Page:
One of the approximately 30 American species or Wild vines with full botanical name Vitis aestivalis Michx. The name means "summer fruiting vine" because it only blooms in summer - that's why it is also called summer vine. Synonyms or old names are Vitis lincecumii, Vitis rufotomentosa and Vitis smalliana. Trivial synonyms are Blue Grape, Pigeon Grape, Summer Grape, Vigne d'Été and Uva Trepadora. It was first created by the French botanist André Michaux (1746-1802) described and cataloged in 1802, which is why it is immortalized in the botanical name.
The formerly run as a separate species Vitis lincecumii is very similar, the berries as well as the seeds are a little larger. In his work "Keys to the Flora of Oklahoma", the US researcher UT Waterfall suggested that a distinction between the two species should be abolished. The three varieties Vitis aestivalis var. Aestivalis , Vitis aestivalis var. Bicolor Deam and Vitis aestivalis var. Lincecumii are now available.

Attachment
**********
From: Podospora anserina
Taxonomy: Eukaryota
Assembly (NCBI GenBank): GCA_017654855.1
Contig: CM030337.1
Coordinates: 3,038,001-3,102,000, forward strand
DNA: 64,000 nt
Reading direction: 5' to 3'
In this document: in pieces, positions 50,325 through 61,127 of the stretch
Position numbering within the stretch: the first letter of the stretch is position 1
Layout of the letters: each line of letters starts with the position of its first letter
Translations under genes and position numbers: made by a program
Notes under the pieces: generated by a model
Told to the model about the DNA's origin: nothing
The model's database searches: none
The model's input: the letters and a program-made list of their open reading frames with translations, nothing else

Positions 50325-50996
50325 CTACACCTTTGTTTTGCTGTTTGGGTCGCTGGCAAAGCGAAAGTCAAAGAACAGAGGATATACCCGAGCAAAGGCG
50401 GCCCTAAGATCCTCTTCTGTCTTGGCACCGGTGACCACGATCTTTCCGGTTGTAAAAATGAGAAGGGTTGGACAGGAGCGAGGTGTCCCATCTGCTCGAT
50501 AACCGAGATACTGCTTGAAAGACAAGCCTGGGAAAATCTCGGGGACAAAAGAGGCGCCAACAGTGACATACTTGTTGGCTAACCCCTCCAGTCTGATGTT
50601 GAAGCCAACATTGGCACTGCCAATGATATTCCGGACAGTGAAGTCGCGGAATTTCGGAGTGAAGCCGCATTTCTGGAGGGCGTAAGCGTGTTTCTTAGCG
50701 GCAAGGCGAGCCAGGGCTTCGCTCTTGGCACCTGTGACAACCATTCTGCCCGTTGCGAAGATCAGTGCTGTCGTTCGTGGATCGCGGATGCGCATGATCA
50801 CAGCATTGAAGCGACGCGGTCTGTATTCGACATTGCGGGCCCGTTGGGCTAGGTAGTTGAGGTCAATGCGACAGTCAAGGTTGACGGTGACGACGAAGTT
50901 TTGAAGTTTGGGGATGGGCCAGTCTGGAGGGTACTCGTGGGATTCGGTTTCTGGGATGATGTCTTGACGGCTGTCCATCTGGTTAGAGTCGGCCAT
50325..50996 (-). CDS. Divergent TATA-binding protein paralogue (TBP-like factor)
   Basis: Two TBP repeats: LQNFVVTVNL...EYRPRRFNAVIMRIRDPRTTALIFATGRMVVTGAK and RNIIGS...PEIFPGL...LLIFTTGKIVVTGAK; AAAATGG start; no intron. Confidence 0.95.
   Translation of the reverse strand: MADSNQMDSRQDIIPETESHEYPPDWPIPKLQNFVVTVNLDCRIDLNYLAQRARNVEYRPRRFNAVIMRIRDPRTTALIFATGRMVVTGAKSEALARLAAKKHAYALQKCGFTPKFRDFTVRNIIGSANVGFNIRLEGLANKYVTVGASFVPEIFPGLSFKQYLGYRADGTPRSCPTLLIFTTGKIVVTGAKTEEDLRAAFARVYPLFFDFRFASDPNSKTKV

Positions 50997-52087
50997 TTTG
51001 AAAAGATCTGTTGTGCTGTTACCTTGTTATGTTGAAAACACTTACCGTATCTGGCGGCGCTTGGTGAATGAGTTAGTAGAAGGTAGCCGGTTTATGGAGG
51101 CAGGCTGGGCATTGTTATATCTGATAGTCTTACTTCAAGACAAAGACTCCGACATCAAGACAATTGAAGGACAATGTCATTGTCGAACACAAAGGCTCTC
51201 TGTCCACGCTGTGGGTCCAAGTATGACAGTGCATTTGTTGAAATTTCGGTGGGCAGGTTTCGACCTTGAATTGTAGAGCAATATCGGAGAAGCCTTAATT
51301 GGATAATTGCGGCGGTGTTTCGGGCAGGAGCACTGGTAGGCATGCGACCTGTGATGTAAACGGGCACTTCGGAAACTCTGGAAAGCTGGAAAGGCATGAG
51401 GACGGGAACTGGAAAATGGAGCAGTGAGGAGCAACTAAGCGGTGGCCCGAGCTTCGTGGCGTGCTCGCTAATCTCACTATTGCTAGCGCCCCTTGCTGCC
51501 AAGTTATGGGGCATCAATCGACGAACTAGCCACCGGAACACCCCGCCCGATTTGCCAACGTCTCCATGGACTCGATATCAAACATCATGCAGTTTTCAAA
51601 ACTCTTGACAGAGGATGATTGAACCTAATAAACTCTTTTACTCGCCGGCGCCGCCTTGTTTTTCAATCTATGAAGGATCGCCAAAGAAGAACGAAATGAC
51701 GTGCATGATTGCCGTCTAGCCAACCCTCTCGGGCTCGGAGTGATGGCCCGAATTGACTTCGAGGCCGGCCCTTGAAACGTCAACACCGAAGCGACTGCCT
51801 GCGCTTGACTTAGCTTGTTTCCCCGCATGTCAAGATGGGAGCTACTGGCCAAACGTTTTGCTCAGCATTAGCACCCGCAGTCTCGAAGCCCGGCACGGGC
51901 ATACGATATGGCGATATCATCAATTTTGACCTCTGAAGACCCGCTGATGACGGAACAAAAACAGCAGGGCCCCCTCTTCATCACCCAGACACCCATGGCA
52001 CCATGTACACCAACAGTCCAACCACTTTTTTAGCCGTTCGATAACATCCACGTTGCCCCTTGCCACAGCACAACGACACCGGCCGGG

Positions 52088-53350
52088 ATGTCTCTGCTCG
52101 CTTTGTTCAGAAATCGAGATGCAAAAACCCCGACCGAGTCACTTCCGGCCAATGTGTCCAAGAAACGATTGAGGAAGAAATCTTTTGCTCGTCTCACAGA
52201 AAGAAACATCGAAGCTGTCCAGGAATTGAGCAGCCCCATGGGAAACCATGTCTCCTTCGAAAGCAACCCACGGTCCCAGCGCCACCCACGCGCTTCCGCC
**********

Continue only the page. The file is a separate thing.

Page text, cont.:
The vine is from Eastern North America Ontario (Canada) to after Vermont, as well as in the south in the states Oklahoma. Texas Alabama Louisiana and Florida common. It occurs in dry mountain forests, on rock overhangs, in gorges, swamp forests and climbs up to ten meters. The Cherokee Indian tribe already used a variety of Vitis aestivalis as part of religious rituals. The berries are used for the production of jelly and for many animals as food. It is resistant to that phylloxera but sensitive to limestone soils. The breeder Hermann Hunter (1844-1895) used them alongside Vitis lincecumii for his crossings. Vitis aestivalis genes are in the varieties albania. Blanc Du Bois. Brianna. Cynthiana respectively. Norton. Delaware. Herbemont. Jacquez and Jewel contain. See also under American vines and Vines systematics,